Tawau, Malaysia to Nunukan, Indonesia
Tawau YC Anchorage
The Wednesday morning (August 28) after the storm our first task after breakfast was for the skipper to replace both alternator belts on the big Balmar. During the shenanigans of the previous night the battery charging had all but stopped, the little alternator was called into service to top up the domestics as well as the engine battery. The engine stop had failed last night too but WD40 had sorted that at 3am. The Yanmar got a quick check over then it was time to go.
A group of about a dozen rally yachts left Tawau for the short twenty mile passage around the top of Sabatik Island to Nunukan in Indonesia. After the late night we were all subdued and glad to leave. So was the breeze, Temptress motored all the way. The Malaysian end of the channel is called Wallace Bay and has disused coal mines, presumable where steam ships of old called in for fuel. At the Indonesian end we encountered a mass of tethered plastic bottles joined by ropes, thousands of them stretching across several miles – apparently the locals here grow and harvest seaweed for a living. A channel wide enough for the Tawau Nunukan ferry was easy to spot in daylight, I wouldn’t want to make the trip in the dark. During the day the barometer dropped ominously again too.
Off the surprisingly large town the designated anchorage is a triangle at the opposite end to the port and ferry terminal. Quarantine and Immigration came out to us in a couple of overloaded small boats. Six or eight young officials clutching reams of forms clambered into the cockpit. The quarantine guys burst into Little Susie in Bahasa on hearing my name, it obviously amused them so I joined in! (They persisted in this the following day too). Ten minutes of form signing and stamping later they announced we could collect our ships health book in the morning and it was valid anywhere in Indonesia. Immigration took our passports to stamp ashore, we could collect them at six this evening. We said they could wait til the morning when we had launched our dinghy. Next customs boarded us, another large young group who quizzed us on plans and filled in forms which the skipper signed and stamp every page of. Now we were officially able to go ashore. Tomorrow we could collect the various bits of paper that would permit us to sail in Indonesian waters.
More Stormy Waters
That night just as we finished a game of Canasta and were thinking about heading for bed it started to rain. Within minutes as we scurried around closing hatches and putting things away the wind rose rapidly to well over 25knots. Then as we paused for breath the anchor alarm sounded. Temptress was dragging. What not again? This was the third time in 19 years of ownership and the second in two nights. I scrambled onto the foredeck, my sundress blowing up around my waist in the driving rain. The anchor came up easily, a ball of mud surrounding it or so it appeared. Yet again a nearby catamaran, the same culprit as the previous night, was shining a big spotlight in our direction, killing our night vision in the heavy rain.
We used the same tactic as previously and motored up and down the channel just outside the anchorage until the wind abated and the rain eased down to a shower. At least one other boat was heading eastwards as their anchor dragged but they were clear of any dangers. With dry clothes on and my oilies over the top I went to the bow. Immediately I could see in the light of a head torch why we’d dragged, the rain had washed off the mud to reveal a huge mass of net and rope. Half an hour later the skipper freed it and with relief we dropped the hook out in deeper water, setting it with a hefty reverse and adding a lot more metres of chain afterwards to ensure our security. It wasn’t coming out again easily!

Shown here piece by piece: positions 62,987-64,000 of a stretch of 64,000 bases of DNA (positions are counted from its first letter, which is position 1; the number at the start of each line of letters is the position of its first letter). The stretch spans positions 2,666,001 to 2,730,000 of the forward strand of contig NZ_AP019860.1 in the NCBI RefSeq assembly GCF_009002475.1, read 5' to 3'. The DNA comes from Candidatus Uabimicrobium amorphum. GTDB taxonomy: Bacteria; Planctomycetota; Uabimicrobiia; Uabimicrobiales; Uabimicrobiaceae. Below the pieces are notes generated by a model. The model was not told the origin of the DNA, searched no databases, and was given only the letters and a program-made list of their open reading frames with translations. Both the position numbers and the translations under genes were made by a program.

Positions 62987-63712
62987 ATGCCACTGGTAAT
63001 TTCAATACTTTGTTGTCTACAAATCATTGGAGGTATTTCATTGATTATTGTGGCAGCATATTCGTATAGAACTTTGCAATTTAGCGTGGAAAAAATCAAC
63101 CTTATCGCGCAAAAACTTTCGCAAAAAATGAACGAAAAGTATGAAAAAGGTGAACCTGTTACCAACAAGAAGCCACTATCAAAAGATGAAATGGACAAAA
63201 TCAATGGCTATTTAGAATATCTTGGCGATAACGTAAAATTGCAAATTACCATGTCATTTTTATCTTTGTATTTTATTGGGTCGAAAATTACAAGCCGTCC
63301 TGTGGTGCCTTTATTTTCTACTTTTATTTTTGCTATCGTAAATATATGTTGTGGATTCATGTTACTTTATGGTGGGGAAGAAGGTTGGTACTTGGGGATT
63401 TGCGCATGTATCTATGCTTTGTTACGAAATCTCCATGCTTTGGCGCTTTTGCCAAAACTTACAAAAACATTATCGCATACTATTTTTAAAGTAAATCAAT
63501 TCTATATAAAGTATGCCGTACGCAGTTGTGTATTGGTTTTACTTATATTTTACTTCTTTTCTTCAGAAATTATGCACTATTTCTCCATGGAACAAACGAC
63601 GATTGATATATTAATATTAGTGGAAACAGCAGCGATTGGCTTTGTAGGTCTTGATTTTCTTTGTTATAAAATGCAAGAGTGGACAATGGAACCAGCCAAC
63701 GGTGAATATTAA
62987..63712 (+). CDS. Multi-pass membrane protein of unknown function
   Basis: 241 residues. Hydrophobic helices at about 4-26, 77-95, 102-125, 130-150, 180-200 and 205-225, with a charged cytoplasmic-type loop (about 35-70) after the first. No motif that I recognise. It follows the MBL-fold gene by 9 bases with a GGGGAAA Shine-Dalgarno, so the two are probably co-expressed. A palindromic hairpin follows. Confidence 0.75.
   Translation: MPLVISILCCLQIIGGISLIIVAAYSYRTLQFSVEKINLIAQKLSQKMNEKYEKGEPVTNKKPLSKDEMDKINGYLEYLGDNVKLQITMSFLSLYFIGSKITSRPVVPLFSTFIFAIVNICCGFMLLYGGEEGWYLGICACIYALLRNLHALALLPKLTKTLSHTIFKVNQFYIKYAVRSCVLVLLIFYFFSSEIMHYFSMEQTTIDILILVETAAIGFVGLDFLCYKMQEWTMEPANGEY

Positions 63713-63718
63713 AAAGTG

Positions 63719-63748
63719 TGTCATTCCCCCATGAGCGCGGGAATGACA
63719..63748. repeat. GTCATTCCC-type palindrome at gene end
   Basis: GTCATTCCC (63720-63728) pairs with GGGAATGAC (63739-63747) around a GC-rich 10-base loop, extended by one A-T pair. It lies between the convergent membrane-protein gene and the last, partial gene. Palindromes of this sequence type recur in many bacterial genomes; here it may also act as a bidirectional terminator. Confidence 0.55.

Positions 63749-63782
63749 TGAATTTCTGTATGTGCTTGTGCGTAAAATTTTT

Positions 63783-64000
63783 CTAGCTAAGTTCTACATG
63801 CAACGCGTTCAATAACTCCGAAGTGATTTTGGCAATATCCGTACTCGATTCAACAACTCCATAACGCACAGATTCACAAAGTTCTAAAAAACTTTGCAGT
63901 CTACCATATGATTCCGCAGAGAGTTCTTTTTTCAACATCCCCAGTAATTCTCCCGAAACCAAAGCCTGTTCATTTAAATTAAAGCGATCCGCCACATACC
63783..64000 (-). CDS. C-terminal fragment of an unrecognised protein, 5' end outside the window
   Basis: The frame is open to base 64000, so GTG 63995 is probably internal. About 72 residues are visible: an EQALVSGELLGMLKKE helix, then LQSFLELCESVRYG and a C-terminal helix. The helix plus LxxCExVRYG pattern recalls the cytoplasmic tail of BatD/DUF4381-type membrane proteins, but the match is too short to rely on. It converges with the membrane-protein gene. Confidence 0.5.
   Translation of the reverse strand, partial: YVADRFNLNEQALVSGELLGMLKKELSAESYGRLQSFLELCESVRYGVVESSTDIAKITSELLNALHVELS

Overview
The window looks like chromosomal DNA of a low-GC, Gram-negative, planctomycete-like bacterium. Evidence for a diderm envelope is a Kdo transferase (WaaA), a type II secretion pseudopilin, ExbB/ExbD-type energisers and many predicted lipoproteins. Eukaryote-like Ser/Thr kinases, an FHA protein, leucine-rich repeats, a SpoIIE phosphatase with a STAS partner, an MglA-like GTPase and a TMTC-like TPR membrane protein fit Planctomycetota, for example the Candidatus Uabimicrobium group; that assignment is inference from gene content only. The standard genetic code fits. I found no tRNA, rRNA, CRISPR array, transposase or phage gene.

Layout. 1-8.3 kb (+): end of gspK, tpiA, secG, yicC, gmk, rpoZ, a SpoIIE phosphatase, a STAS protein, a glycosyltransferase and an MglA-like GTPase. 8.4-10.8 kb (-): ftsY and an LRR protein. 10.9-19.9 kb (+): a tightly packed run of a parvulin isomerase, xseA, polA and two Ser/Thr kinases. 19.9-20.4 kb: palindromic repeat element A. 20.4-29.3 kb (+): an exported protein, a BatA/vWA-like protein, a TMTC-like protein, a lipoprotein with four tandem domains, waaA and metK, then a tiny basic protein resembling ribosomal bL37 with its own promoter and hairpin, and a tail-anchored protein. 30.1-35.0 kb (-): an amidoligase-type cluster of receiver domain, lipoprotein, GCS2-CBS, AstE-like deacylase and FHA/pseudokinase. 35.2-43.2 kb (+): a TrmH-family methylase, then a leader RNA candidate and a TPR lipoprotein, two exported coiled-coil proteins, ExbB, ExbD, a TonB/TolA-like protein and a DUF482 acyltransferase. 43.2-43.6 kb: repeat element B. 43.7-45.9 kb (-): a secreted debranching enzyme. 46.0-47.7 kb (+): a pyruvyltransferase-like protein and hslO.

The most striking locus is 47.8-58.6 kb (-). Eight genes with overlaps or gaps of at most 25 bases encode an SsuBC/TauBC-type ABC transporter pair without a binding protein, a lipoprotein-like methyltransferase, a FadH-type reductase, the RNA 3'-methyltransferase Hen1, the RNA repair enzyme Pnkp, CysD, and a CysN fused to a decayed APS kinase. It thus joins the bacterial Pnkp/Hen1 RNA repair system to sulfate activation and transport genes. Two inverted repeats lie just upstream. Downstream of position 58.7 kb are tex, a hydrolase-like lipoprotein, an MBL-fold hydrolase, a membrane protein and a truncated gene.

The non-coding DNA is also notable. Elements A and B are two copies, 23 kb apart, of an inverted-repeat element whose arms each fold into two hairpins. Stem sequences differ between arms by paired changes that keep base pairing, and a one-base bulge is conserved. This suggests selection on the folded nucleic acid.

About that paperwork; Indonesia is infamous for it. In 2015 the government announced that they were simplifying the process for yachts to help boost tourism, boats being the only real way of touring around the thousands of islands. Since February 2016 all a yacht needs is a stamped crewlist from immigration, possibly a port clearance (though technically this is only needed when you depart for a foreign port) and for the crew to hold the appropriate visas. This has not reached Nunukan as the harbourmaster’s office insisted we need a Ship’s Health Book commonly known as a Green Book before they would issue a port clearance.
We spent Thursday morning collecting all the bits and pieces from customs, immigration and quarantine and handed it over to the HMs representatives on the jetty before they would start the clearance paperwork. Initially noncommittal about when it would be ready, five of six skippers between them extracted a promise of 5pm. On our way around the offices we met Rudi, a friendly young customs officer from Java, his boss volunteered him to help us so he drove us into town where we bought SIM cards and fruit. Later a group of us consulted him about where to have lunch which resulted in another lift into town where we all treated him to lunch at a rather pleasant cafe.
Late afternoon: When a couple of boat crews headed to the HMs office to expedite collection they discovered the staff about to lock up the office and head home. Thankfully they were minded to return to their desks and issue our papers. So by six o’clock we were in possession of a Green Book with its certificates of a healthy crew and an IMO first aid box! Not that anyone has formally checked on either! The book is impressive with pages of blank squares to be filled in at future ports and apparently useful throughout Indonesia! Even our port clearance has extra forms attached; as they are in Bahasa we’ve no idea what purpose they serve. Still at least we can now commence our cruise through this incredible archipelago.
Ships Log: Tawau – Nunakan 21.7nm